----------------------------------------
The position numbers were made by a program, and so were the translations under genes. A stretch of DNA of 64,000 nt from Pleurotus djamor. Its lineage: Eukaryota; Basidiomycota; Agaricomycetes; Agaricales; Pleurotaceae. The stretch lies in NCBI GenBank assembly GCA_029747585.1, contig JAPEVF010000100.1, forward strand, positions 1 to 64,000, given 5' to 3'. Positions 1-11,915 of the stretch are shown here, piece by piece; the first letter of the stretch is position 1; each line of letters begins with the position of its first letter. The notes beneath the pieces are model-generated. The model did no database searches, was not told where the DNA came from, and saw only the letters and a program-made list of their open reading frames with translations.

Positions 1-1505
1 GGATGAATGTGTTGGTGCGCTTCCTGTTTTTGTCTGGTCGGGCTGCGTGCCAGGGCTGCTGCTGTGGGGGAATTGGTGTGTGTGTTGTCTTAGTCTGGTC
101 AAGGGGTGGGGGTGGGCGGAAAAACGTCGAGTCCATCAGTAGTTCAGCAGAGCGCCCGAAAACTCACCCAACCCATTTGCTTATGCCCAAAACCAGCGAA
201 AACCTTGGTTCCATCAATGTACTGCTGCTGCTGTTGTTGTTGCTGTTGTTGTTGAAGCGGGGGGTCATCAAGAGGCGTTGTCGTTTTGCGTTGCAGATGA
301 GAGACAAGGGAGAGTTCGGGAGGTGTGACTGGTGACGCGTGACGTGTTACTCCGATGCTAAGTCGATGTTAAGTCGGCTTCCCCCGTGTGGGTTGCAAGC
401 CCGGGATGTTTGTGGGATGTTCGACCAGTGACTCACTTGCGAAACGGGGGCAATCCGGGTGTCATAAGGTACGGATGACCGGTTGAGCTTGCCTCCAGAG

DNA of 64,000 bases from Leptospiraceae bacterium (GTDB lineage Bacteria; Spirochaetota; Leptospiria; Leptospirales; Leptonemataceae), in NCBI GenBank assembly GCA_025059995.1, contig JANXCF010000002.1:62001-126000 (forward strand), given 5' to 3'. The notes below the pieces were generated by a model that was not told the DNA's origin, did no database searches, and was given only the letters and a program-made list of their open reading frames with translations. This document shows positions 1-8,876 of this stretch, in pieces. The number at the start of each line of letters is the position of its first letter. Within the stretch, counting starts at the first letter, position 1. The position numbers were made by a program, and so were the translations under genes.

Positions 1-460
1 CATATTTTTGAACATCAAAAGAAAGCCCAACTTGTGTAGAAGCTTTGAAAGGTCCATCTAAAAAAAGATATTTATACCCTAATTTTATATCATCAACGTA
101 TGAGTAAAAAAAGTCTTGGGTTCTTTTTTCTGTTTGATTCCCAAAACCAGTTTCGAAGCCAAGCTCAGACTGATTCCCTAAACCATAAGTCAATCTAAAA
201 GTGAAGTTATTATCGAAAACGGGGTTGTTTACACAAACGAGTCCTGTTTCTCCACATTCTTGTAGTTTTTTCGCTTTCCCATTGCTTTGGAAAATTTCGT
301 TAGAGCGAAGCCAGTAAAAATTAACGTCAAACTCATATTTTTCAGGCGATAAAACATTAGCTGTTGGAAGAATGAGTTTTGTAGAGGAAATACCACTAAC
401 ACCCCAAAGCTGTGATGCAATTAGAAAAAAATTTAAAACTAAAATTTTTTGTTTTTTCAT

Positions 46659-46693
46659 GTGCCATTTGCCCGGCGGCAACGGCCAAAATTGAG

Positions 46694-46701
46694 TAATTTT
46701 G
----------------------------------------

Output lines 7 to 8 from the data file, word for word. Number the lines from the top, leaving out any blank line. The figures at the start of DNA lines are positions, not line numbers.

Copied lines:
401 CCGGGATGTTTGTGGGATGTTCGACCAGTGACTCACTTGCGAAACGGGGGCAATCCGGGTGTCATAAGGTACGGATGACCGGTTGAGCTTGCCTCCAGAG

DNA of 64,000 bases from Leptospiraceae bacterium (GTDB lineage Bacteria; Spirochaetota; Leptospiria; Leptospirales; Leptonemataceae), in NCBI GenBank assembly GCA_025059995.1, contig JANXCF010000002.1:62001-126000 (forward strand), given 5' to 3'. The notes below the pieces were generated by a model that was not told the DNA's origin, did no database searches, and was given only the letters and a program-made list of their open reading frames with translations. This document shows positions 1-8,876 of this stretch, in pieces. The number at the start of each line of letters is the position of its first letter. Within the stretch, counting starts at the first letter, position 1. The position numbers were made by a program, and so were the translations under genes.